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Faith One Blog

God as King

An interesting lesson in government can be found in the history of Ancient Israel. In the early years of this nation there was no visible governmental structure. Almost all government was family oriented. There were family and tribal elders that were recognized and acted as judges and leaders but their power was limited by how the people responded to them. The only restraint on the citizenry was their voluntary obedience to the Torah—God’s law as written by Moses. They were a free people.

A few centuries after Moses though, they had almost completely departed from living by that law. They had descended into near anarchy where “every man did that which was right in his own eyes” (Judges 21:25). They went to Samuel the prophet, their recognized spiritual leader, and asked him to anoint them a king:

4 Then all the elders of Israel gathered themselves together, and came to Samuel unto Ramah, 5 And said unto him, Behold, thou art old, and thy sons walk not in thy ways:  now make us a king to judge us like all the nations.   6 But the thing displeased Samuel, when they said, Give us a king to judge us.   And Samuel prayed unto the LORD.   7 And the LORD said unto Samuel, Hearken unto the voice of the people in all that they say unto thee:  for they have not rejected thee, but they have rejected me, that I should not reign over them.   8 According to all the works which they have done since the day that I brought them up out of Egypt even unto this day, wherewith they have forsaken me, and served other gods, so do they also unto thee. (1 Samuel 8:4-8)

God’s answer to this plea is telling: He said, “they have rejected me, that I should not reign over them.” God saw Himself as their rightful King! But in what way was He their King? Why through His law of course. A king is a king only to the extent his law is obeyed. Those Israelites rejected God, not just by asking for another king, but by their disobedience to Him. He had given them a law that would make them a powerful nation had they believed and obeyed (Deut. 4:5-9); but they threw it all away because they didn’t have the faith to live by that law. Their disobedience, followed by their desire for a physical king demonstrated their lack of faith in God. Here is the rest of God’s response to their request:

9 Now therefore hearken unto their voice:  howbeit yet protest solemnly unto them, and show them the manner of the king that shall reign over them.   10 And Samuel told all the words of the LORD unto the people that asked of him a king.   11 And he said, This will be the manner of the king that shall reign over you:  He will take your sons, and appoint them for himself, for his chariots, and to be his horsemen;  and some shall run before his chariots.   12 And he will appoint him captains over thousands, and captains over fifties;  and will set them to ear his ground, and to reap his harvest, and to make his instruments of war, and instruments of his chariots.   13 And he will take your daughters to be confectionaries, and to be cooks, and to be bakers.   14 And he will take your fields, and your vineyards, and your oliveyards, even the best of them, and give them to his servants.   15 And he will take the tenth of your seed, and of your vineyards, and give to his officers, and to his servants.   16 And he will take your menservants, and your maidservants, and your goodliest young men, and your asses, and put them to his work.   17 He will take the tenth of your sheep:  and ye shall be his servants. (1 Samuel 8: 9-17)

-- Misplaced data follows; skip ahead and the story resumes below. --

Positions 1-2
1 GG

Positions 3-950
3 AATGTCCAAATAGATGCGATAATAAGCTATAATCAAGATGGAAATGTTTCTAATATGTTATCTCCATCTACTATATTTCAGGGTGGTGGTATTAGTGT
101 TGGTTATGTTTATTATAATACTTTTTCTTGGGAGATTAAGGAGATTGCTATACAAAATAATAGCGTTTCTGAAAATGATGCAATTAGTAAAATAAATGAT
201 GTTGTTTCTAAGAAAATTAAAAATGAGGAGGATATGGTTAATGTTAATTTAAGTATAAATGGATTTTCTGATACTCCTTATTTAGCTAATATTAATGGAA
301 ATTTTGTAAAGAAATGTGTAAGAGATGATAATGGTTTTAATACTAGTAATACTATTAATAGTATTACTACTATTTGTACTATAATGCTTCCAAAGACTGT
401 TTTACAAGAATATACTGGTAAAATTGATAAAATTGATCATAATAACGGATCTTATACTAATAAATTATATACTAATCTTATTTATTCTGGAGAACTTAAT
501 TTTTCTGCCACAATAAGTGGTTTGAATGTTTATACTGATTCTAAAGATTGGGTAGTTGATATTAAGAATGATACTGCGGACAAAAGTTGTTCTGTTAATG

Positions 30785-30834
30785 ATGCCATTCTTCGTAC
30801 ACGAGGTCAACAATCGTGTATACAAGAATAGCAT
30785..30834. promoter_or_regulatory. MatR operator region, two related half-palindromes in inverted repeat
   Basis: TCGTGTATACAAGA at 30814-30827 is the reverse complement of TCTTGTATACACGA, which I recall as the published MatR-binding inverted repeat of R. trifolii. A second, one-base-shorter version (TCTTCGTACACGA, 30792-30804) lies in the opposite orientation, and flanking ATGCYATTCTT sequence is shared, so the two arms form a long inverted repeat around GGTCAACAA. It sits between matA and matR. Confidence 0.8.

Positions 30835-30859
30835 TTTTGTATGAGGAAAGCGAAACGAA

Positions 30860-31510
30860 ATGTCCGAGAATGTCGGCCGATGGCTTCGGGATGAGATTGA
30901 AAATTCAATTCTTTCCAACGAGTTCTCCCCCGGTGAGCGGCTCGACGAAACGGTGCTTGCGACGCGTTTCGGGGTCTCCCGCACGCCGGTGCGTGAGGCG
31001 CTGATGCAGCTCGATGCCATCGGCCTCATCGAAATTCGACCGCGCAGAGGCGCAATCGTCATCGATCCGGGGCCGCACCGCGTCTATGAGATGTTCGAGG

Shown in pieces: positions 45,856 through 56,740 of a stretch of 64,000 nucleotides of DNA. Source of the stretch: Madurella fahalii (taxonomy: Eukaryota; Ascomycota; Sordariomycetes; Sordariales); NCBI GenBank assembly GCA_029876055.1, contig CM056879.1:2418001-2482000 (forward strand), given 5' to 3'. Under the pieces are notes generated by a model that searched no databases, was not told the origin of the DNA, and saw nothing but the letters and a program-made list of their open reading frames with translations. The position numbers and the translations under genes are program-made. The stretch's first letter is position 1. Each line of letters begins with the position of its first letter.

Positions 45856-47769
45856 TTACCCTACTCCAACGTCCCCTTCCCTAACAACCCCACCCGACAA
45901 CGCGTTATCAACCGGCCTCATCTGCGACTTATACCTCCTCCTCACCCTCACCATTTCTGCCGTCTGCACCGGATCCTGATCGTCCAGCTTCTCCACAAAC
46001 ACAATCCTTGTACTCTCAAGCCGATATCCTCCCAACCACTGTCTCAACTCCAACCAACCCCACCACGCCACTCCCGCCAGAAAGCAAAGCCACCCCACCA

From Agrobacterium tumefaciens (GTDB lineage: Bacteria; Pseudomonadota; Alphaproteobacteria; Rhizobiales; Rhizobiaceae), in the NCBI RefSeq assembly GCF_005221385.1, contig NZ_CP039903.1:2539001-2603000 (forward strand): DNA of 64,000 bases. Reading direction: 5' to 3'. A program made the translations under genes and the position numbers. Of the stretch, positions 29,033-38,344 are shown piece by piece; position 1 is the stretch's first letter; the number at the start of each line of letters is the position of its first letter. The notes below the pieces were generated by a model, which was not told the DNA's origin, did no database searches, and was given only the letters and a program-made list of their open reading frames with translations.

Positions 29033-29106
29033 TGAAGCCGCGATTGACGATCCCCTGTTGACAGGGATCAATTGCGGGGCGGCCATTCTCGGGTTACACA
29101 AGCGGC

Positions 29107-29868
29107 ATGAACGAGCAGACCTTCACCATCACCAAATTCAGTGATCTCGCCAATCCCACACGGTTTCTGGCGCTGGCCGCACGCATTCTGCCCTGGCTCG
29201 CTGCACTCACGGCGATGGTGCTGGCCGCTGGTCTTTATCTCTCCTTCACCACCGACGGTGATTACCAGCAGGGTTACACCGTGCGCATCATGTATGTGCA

This truly free people, perhaps the only such nation in the pre-Christian world, chose to give up the great freedom they had and become the servants of a king. It seems incredible that they would do so but such is the hatred of God’s law for those under Satan’s bondage, those that have not been liberated by the Holy Spirit.

What can we learn about government from this passage today? As Christians, should we continue to live under the kings of this world or should we rather seek to have God be our King (Matt. 6:33)? Is this unrealistic in our modern world? This is what the ecclesias (early churches) did during the hegemony of Imperial Rome. These Christian assemblies, structured along the lines of the Jewish synagogues, were truly self-governed. Other than the apostles and their successors (that were teachers and not rulers), there were no higher level bodies; nor were there any local offices as such. They were governed by the families through their local elected elders (presbyters). These elders were public servants and not rulers in the true sense of the word. Government was in the hands of the participating family heads and it was Christ that governed them, through God’s law. They conformed to God’s authority structure (1 Cor. 11:3) and were a reflection of early Israel when God was their King.

These independent, self-governing ecclesia assemblies abdicated from Roman law by declaring Christ and not Caesar to be their Lord and lawgiver. This was more a political than a religious act. They were persecuted for it but survived and prospered to the extent that, by the third century, the emperor Constantine declared Christianity to be the official religion of Rome. Later on, Justinian revised Roman law to agree closely to God’s law. The body of Christ through faith and obedience to God’s law had conquered the Roman world!

Is this an impossible dream for today? Only if God is no longer sovereign and Christ does not really have “all authority in heaven and earth” (Matt.28:18). What God promised His people of old He promises us today. One day a generation will arise to this challenge and will conquer the world for Christ. Do we just leave it to them or should we start now? There may not be many today that have the faith and dedication to take this step but take heart, God has His seven thousand. It will be enough.

Lou Poumakis